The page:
The Czech economy grew by 4.4 percent year on year according to figures for the first quarter of the year, a result that economists are attributing to growing foreign trade and lower government consumption. According to the Czech Statistical Office the Czech economy is currently growing faster than in Poland and Hungary, but is still slower than Slovakia, with a figure of 5.1 percent. GDP growth this year is again expected to exceed four percent. The only drawback could be household consumption which economists say has been surprisingly low in spite of low inflation and relatively strong growth in real wages.
Food, petrol, gas and cigarette prices are expected to go up over the summer and pull inflation up from last month's low. The price hikes are being linked to information about a drought in Spain and poor local harvests. The rise in fuel prices is expected to accelerate in view of oil prices and dollar movements. Other factors are price deregulation in the energy sector and a campaign against smoking. Czech inflation fell to a 17-month low of 1.3 percent year-on-year in May from 1.6 percent in April.
Three leading banks in the Czech Republic, CSOB, Raiffeisenbank and Hypotecni banka are again cutting interest rates on mortgage loans, in reaction to developments on the market, triggered by the central bank's surprise interest rate cut to an all-time low at the end of April. The cut particularly concerns new mortgages with fixed interest for three and five years.
Unemployment in the Czech Republic fell to 8.6 percent in May, down from April's 8.9 percent, the Ministry of Labour and Social Affairs announced on Wednesday. The fall, which was in line with expectations, was attributed to more seasonal work available in construction, forestry and services.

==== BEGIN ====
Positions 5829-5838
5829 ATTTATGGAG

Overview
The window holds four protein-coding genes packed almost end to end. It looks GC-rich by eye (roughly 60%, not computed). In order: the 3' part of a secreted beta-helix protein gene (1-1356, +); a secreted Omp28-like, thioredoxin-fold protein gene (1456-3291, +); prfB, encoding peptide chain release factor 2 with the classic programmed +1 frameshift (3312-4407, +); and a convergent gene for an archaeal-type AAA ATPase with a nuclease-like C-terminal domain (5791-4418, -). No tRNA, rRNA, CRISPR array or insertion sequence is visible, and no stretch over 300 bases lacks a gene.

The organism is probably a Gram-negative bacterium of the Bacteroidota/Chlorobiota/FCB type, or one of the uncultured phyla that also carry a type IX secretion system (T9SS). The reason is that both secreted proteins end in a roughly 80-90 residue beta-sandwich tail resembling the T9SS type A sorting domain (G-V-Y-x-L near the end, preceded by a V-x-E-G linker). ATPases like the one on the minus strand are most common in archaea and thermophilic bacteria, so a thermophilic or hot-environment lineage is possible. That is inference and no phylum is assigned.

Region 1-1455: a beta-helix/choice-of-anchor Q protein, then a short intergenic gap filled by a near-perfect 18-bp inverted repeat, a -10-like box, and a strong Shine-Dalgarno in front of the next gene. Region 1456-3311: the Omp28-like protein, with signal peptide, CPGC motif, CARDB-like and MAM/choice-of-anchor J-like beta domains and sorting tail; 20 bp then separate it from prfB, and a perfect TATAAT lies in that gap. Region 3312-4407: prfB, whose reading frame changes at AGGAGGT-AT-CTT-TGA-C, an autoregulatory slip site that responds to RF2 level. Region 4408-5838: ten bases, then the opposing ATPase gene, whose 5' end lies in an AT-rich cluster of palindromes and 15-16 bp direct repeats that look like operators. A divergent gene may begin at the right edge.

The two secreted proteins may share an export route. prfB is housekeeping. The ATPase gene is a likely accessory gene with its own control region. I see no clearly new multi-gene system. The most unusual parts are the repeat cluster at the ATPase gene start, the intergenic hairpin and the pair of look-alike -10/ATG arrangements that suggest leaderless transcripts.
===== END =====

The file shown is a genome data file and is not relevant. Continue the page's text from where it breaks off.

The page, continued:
Apple Computer will open its first specialized shop in the Czech Republic this year. The shop will be located in Prague's Andel centre and will sell the entire line of Apple products. The company is aiming to operate five stores in the Czech Republic by the end of next year. The news has caused concern among some Apple product dealers, who say it will put them out of a job. A publicity campaign advertising Apple is to be launched next week.
Just over a year after joining the EU, the Czech Republic allegedly gets more from EU finds than it contributes. According to unofficial European Commission estimates, the Czech Republic contributed 554 million euros to the EU budget and received 798 million euros between May and December of 2004. The Czech Republic's position as a net recipient will be further consolidated this year as direct payments to Czech farmers will rise from last year's 25 percent of the level in the old EU countries to 30 percent. Between 2007 and 2013 the Czech Republic will be among the countries whose revenues from the EU budget will far exceed its contributions, with the difference estimated at 3.26 percent of GDP.
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